£8 billion worldwide
In the year 2020 an estimated £8 billion is being charged in maintenance fees by timeshare companies around the world; over £2 billion of that in Europe alone.
Timeshare owners, as well as industry observers have accused the business of profiteering from the current pandemic. Unlike regular holidaymakers, timeshare members have to pay every year whether they take their holidays or not.
Whilst the resorts are contractually within their rights to charge members full fees for holidays they have no chance of taking, commentators are labelling this an unacceptable act of greed.
“It’s a step too far,” says Jack Dawson, a contract and claims expert with European Consumer Claims (ECC). “Airline companies are refunding people for flights they are unable to use because of COVID. Hotels are showing similar compassion and also refunding when people can’t use a booking that has been paid for. The timeshare companies by contrast seem to taking the opportunity to reap extra profits instead.
“The annual fees include maintenance of the resort, but without guests to accommodate, and staff being paid furlough by the government, clearly the resorts could offer at least a partial refund to their members. Instead it looks like they taking advantage of the situation to make more profit than in normal years.”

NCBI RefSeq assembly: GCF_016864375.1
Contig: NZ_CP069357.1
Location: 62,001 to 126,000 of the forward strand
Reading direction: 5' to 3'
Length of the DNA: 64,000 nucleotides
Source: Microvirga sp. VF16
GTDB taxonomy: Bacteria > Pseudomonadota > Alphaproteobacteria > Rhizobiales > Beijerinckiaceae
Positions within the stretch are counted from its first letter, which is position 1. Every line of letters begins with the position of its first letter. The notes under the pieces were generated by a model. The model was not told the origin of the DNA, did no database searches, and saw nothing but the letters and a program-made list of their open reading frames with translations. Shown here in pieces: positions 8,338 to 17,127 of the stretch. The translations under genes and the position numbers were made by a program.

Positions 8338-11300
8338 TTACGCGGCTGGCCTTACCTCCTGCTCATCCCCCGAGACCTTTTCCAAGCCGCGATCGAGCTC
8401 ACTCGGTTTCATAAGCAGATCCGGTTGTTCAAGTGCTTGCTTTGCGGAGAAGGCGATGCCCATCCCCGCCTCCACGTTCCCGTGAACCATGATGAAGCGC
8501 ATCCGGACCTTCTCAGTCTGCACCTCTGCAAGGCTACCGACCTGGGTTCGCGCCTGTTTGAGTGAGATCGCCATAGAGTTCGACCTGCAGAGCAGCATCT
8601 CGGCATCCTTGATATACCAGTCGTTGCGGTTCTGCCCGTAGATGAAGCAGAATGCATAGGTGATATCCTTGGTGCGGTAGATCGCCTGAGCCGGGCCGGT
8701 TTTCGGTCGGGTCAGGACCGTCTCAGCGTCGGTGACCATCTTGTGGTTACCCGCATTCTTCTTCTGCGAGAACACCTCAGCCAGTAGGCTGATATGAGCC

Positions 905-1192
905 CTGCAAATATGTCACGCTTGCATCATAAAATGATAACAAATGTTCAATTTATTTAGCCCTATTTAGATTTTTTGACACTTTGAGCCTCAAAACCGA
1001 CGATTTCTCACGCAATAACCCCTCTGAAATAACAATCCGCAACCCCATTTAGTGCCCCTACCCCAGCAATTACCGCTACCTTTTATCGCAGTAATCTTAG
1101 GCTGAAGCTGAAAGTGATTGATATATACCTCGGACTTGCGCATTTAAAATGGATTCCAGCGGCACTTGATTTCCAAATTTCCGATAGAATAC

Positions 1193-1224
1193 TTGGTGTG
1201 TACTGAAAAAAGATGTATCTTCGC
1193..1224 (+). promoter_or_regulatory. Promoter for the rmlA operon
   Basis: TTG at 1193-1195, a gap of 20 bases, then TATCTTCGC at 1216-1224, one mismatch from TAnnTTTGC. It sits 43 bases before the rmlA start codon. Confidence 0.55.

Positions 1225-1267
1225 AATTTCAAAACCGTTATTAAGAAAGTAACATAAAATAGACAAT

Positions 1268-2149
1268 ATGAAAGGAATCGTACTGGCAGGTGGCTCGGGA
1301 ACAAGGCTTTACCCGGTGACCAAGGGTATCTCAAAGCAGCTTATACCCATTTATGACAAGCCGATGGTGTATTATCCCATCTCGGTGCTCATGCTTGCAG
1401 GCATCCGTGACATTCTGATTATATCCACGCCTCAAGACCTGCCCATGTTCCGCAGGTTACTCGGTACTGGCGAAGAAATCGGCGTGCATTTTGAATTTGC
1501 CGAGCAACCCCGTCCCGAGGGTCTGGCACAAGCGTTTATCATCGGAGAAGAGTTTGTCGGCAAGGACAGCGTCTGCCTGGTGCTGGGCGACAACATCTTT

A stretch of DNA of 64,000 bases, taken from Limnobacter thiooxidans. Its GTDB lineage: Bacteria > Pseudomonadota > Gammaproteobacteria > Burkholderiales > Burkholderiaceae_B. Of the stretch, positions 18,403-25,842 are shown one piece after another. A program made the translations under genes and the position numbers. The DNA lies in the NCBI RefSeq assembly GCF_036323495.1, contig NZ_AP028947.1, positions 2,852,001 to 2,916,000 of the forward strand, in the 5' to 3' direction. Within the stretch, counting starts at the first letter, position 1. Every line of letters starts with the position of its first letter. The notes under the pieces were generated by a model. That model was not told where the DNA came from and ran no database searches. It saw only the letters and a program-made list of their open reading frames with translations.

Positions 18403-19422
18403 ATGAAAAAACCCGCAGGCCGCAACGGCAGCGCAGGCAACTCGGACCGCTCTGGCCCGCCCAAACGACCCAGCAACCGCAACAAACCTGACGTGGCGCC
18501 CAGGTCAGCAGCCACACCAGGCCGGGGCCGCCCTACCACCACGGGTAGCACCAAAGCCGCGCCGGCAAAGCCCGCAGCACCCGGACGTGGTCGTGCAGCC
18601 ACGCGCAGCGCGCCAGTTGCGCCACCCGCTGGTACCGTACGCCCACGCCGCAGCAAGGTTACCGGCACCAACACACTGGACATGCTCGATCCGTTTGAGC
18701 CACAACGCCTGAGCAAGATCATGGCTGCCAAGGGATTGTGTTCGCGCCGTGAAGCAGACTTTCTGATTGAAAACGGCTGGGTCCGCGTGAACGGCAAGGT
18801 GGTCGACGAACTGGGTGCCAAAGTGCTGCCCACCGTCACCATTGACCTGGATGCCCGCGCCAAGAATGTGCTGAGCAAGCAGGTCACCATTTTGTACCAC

Radio 4’s award winning consumer program highlighted the issue in conjunction with the European Consumer Centre and the Timeshare Consumer Association in October this year. Laura Johnson from the European CC advised Joan Yorke, the program’s host that “if you are not able to go and stay…it’s not unreasonable to expect to have a refund for that,” and that there was, “no foreseeable situation in consumer law where a business can keep your money and not provide you with a service.”
ECC have teamed up with a specialist firm of lawyers to advocate for timeshare owners being compensated for what they view as unfair charges.
Andrew Cooper, the CEO of ECC, believes the industry is being short sighted in charging it’s members full fees for 2020. “They might inflate their balance sheets in the short term, but at a time when the the industry’s future is hanging by a thread, this disregard for their members could cost them dearly. People are looking to make savings while money is tight thanks to this awful pandemic. Charging customers for holidays they can’t use is only going to alienate them and cause them to question the value of their memberships.”
ECC have created a campaign website where members can get help with getting their 2020’s annual fees refunded. “A decent proportion of people who paid maintenance fees this year will be entitled to a refund,” says Mr Cooper. “The first thing people need to do is register with on the website that they want our help. The legal team are doing this on a ‘no win no fee’ basis, so there is no up front cost involved. We are looking at getting as much of the multi billion pound (2020 Maintenance fee) pot back in people’s pockets as possible.
“The more people who get on board, the louder our voice will be. These timeshare giants can’t ignore all of us.”